17. 17. ABC Amber LIT Converterhttp://www.processtext.com/abclit.htmlsainthood. ‘He’s been taken to the canteen upstairs for some sandwiches,’ she told him, strugglingto keep her tone neutral. ‘He’s had nothing since breakfast at school and he’s beenwandering round London most of the day.’ The man’s forehead creased slightly but there was no detectable concern in his commentof, ‘Getting up the nerve to come home, I take it?’And Sara’s reply was pure impulse as she snapped back, ‘Why? Does he need it?’ Sharp and accusing, as well as totally unprofessional! Sara realised it herself before shemet the blue eyes winging back to her. Yet she wasn’t quite prepared for the effect herbluntness had, as his mouth lost its amused curve and the handsome face went into rigidlines, revealing a strong will behind his dubious charm. ‘I don’t physically mistreat the boy, if that’s what you’re asking,’ he stated after a long,silent stare. ‘And even allowing for Scott’s admittedly fertile imagination, I havedifficulty believinghe has suggested I do.’ His derisive tone implied more than that Scott suffered from a fertile imagination, andSara was left regretting her outburst. However insufferable the man, it was not in theboy’s interests to alienate him. Backing down, she replied stiffly, ‘I’m sorry if I gave you the wrong impression, MrDryden. As you say, Scott has in no way implied he is badly treated. In fact, he is anxiousthat you’ll let him stay with you over Christmas.’ ‘Is that so?’ he said without any apparent interest, then showed he was aware of howforced her apology had been by adding, ‘Well, there’s no accounting for taste...is there,Miss—MrsPeters?’ Sara was sorely tempted to be just as frank and agree. Why anyone would actively seekout this man’s company was almost beyond comprehension. She could only wonder whatScott’s aunt was like if he preferred this sarcastic brute.Taking a deep breath, she tried again. ‘Look, Mr Dryden, I understand you might resentmy interference—’‘You do?’ he inserted with heavy irony. ‘However,’she continued through gritted teeth, ‘you at least must see that we areconcerned with Scott’s welfare.’‘Oh, at least,’ he mocked her less than diplomatic phrasing, before conceding, ‘All right,what do you want to know?’ABC Amber LIT Converterhttp://www.processtext.com/abclit.html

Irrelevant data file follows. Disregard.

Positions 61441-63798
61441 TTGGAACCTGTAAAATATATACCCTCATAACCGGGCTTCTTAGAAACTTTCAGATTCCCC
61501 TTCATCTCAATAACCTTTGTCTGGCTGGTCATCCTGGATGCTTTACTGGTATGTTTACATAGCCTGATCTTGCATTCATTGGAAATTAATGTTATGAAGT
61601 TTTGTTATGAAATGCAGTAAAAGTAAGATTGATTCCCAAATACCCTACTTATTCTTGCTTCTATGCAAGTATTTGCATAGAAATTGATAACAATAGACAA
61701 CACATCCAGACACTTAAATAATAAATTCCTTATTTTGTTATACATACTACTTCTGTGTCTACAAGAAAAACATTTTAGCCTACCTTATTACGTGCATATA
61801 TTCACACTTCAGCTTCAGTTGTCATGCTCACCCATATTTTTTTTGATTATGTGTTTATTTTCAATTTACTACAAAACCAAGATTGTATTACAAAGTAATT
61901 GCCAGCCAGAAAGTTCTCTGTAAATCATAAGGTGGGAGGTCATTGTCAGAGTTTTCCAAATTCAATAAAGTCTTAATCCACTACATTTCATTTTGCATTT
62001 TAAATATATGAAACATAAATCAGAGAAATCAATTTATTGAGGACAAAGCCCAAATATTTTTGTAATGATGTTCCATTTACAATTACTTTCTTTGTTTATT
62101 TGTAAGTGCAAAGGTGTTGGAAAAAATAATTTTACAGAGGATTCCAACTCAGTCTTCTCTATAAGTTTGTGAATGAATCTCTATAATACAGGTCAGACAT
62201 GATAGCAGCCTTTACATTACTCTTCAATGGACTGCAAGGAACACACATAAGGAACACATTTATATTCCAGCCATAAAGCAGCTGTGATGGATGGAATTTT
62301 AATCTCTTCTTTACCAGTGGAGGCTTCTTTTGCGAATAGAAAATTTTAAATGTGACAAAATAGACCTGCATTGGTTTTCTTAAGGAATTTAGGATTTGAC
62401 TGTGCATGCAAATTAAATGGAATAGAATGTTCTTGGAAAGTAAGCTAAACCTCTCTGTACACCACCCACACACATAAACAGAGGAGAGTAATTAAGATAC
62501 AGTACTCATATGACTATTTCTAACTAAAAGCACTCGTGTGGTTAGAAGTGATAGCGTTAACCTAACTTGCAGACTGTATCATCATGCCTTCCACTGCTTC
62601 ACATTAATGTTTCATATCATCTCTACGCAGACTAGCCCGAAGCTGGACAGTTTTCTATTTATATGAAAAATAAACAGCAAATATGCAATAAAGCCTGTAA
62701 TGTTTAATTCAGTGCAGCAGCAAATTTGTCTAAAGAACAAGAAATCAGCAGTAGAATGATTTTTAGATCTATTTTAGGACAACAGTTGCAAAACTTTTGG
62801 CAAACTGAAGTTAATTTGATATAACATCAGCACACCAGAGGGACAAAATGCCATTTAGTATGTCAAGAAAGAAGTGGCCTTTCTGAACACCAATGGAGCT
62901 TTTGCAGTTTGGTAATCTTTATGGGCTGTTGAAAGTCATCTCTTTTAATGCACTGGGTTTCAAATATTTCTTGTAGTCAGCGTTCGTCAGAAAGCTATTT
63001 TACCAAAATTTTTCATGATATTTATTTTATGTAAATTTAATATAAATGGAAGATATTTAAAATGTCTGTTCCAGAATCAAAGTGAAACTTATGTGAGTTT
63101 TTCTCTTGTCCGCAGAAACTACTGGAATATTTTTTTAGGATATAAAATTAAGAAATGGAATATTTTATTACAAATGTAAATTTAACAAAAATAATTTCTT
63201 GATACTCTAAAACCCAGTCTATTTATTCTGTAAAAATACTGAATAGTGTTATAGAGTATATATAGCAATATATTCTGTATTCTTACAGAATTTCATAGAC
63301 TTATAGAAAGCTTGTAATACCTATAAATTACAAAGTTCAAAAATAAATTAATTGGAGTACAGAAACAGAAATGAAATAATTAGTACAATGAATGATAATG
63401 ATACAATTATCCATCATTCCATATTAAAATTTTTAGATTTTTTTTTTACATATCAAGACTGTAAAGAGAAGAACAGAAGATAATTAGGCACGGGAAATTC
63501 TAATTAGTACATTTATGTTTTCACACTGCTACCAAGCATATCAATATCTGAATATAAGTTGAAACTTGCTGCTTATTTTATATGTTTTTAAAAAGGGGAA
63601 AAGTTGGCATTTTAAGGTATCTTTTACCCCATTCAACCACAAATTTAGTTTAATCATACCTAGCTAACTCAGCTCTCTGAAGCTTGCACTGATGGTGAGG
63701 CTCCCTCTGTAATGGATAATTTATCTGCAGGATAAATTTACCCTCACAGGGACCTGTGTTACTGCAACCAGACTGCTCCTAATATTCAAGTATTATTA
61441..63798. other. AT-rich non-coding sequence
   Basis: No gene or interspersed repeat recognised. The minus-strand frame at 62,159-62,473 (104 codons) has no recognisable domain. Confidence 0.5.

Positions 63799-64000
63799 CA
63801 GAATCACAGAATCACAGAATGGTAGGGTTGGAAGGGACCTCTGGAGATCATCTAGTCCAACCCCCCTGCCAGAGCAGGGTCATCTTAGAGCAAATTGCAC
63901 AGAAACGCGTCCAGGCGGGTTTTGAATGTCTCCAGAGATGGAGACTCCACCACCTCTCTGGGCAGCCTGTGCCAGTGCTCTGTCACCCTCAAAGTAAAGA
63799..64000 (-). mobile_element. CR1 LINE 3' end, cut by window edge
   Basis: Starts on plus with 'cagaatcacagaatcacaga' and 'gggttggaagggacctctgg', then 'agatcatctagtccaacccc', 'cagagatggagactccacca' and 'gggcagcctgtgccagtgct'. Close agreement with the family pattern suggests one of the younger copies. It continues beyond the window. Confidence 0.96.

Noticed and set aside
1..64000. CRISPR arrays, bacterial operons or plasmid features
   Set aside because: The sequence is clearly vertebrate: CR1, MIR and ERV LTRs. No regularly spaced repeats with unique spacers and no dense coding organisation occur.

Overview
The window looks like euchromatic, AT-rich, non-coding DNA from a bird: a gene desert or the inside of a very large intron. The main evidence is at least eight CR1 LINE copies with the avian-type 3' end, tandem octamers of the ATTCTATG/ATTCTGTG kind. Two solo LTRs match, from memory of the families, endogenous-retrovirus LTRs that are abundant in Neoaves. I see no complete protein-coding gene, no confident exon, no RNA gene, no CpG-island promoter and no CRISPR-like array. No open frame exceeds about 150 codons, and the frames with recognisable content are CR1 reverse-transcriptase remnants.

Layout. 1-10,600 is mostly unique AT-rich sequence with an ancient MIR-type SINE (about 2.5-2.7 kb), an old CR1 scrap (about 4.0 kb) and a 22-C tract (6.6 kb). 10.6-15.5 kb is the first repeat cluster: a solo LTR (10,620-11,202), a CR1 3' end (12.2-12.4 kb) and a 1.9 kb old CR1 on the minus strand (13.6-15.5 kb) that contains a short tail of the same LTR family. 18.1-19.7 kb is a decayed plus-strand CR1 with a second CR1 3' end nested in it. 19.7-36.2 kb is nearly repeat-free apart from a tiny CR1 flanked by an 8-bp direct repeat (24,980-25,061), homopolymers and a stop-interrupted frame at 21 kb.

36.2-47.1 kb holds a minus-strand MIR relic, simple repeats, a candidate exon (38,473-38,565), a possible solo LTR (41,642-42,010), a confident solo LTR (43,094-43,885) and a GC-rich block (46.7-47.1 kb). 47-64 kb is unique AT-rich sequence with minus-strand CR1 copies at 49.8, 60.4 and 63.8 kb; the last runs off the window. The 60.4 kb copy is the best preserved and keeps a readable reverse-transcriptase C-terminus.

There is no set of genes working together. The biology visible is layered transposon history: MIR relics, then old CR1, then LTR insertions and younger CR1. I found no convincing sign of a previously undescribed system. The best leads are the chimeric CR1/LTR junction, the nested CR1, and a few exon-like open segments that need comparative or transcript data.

18. 18. ABC Amber LIT Converterhttp://www.processtext.com/abclit.html He seemed ready to co-operate, but, when he lounged back in his chair and crossed hisarms, he was wearing an expression of such bored resignation that Sara asked herselfwhy she was bothering. Nothing would make this man do what he didn’t want to, and hisvery uninterest suggested Scott would be on a train to his aunt’s in Hastings by morning.Still, she had to go through the motions.‘I believe you’re Scott’s guardian?’ She received a brief nod. ‘Are you a relative?’ She half anticipated an outright denial, but he slanted his head as though to drawattention to his likeness to Scott. ‘What do you think?’Taking it as another ‘yes’, Sara added, ‘And his mother?’‘She’s dead,’ he said, confirming, in part, what Scott had told her. Perhaps the rest was also true—that his mother had committed suicide. But she decidedagainst delving further in case Scott had been dramatising.‘Is that all?’ he enquired, surprised she hadn’t followed it up. ‘Almost, Mr Dryden.’ A dry note crept into Sara’s voice as she glanced at his eveningclothes. ‘I can see you have other plans for the evening.’ ‘Had,’he corrected blandly. ‘A rather lovely blonde, to be precise, but don’t let it worryyou.’‘I won’t,’ Sara muttered, not intending the comment for his ears. That he did catch it became evident from the raising of his dark eyebrows, followed by alow, amused laugh. Then he flicked back a starched white cuff to consult the gold watchon his wrist. ‘Nevertheless, as she’s waiting in the car, perhaps we could wrap this up?’ The arrogance of it, close to suggesting she was prolonging the interview, finally provedtoo much for Sara’s temper. ‘Mr Dryden, for all I care, you can go take a run—’ she began furiously, only to be cutshort by a knock on the door and the reappearance of the WPC. Of course Neville Dryden must have gathered her general sentiments. A glance told herthat. He was smirking as if he’d personally arranged the interruption. Then he tried the devastating smile on the young policewoman, and the girl’s facesuffused with colour— a shy, pleased pink.So that’s how I was meant to react, Sara thought. It was small wonder the man wasABC Amber LIT Converterhttp://www.processtext.com/abclit.html